Novocaine is presented in 1.78:1 anamorphic widescreen. Artisan has done a fantastic job of making sure that this picture looks relatively clear of any defects or imperfections. There was a small amount of edge enhancement in a few areas, though this is a very nice looking print that sports solid colors and well saturated black levels.
The audio is presented in Dolby Digital 5.1 in English. This is a well mixed audio track that utilizes most of its directional effects during moments of Steve Bartek and Danny Elfman's music score or in some of the whooshing scene changes featuring dental X-rays of the stars. While this isn't the most aggressive soundtrack ever created, it does work very well in the confines of the film. Also included on this disc are subtitles in English and Spanish.
Novocaine features a nice array of bonus materials for patients to drill through. Starting off the disc is a commentary track by David Atkins. I was pleasantly surprised at how low key this track was—instead of being wacky or entertaining, it's more informative and insightful. Atkins has a lot to say about his script and production, and the stories he tells (I especially liked his thoughts on being stuck in a car trunk for a long time) are worthwhile.
"Bitten: An Exploration into Forensic Dentistry" is the best feature on this disc, which takes a fairly in-depth look into the forensics of dentistry (i.e., identifying a body through their teeth). This really has nothing to do with the film (well it sort of does, in a roundabout way), instead leaning towards interviews with multiple forensic dentists, including one guy worked on the Jeffery Dahmer and Ted Bundy cases. The most fascinating of these stories is that of a man who killed someone and was convicted of murder because he left teeth marks in a roll of duct tape while binding the body! If you don't mind a little morbidity in your features, this one is for you. The second featurette, "Getting The Shot," is an eight-minute promotional look at the making of Novocaine featuring interviews with actors Steve Martin, Laura Dern, Elias Koteas, Helena Bonham Carter, Scott Caan, producer Dan Rosenberg, and director David Atkins. Unfortunately, this doesn't add a lot to one's knowledge of the production or story—it's all very quick and not that exciting.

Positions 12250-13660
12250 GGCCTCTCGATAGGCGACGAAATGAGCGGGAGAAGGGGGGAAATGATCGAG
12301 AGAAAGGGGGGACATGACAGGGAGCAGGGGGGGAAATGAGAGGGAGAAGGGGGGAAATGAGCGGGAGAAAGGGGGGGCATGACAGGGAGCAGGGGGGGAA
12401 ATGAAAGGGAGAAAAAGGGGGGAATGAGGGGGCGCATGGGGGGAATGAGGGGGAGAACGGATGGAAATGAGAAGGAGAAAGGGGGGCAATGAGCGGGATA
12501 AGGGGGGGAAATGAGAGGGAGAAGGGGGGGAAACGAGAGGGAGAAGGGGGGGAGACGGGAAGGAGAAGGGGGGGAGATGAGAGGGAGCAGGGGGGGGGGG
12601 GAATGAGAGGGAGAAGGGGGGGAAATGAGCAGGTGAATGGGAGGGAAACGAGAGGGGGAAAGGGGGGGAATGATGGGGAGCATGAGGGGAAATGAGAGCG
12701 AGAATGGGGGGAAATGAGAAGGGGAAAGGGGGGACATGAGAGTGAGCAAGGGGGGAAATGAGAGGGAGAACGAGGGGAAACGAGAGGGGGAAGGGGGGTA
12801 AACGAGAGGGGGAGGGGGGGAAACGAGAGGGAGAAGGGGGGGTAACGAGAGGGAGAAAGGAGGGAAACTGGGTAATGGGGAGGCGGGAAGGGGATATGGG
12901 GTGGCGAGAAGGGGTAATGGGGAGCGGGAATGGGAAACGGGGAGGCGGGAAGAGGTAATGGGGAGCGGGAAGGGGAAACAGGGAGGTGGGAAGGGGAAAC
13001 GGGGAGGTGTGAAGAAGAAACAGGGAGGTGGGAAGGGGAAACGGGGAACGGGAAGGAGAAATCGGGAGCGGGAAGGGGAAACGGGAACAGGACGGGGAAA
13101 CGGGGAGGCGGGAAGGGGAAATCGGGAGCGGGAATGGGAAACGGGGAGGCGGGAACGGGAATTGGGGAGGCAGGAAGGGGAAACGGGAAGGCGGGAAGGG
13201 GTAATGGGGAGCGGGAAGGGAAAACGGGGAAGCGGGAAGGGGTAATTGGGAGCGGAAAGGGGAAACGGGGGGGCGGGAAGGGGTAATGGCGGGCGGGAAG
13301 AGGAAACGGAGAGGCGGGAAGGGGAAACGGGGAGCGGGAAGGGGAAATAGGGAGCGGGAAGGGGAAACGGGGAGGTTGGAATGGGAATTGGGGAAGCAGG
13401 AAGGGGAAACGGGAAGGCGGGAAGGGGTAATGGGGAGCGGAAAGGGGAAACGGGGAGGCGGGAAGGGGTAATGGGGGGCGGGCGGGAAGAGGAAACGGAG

Five non-anamorphic deleted scenes are featured and wouldn't have added a whole lot to the final cut of the film. One is an alternate ending, though it's not much different from the film's final cut. Finally there is a promotional screen sampler for the music of Novocaine, two trailers for the movie, production notes, some cast and crew information and a few bonus trailers for other Artisan DVDs.
I was surprised and happy to find Novocaine to be a different and wacky film going experience. The movie may not completely work as a mish-mash of concepts and themes, but it does entertain—and this time around that's all I was hoping for.
[Editor's Note: I want to head off the inevitable angry letters to Patrick and note that Steve Martin also played a dentist in the 1986 musical version of The Little Shop Of Horrors.]
Novocaine is free to go, though it's going to need a root canal…
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Scales of Justice
• Commentary by Director David Atkins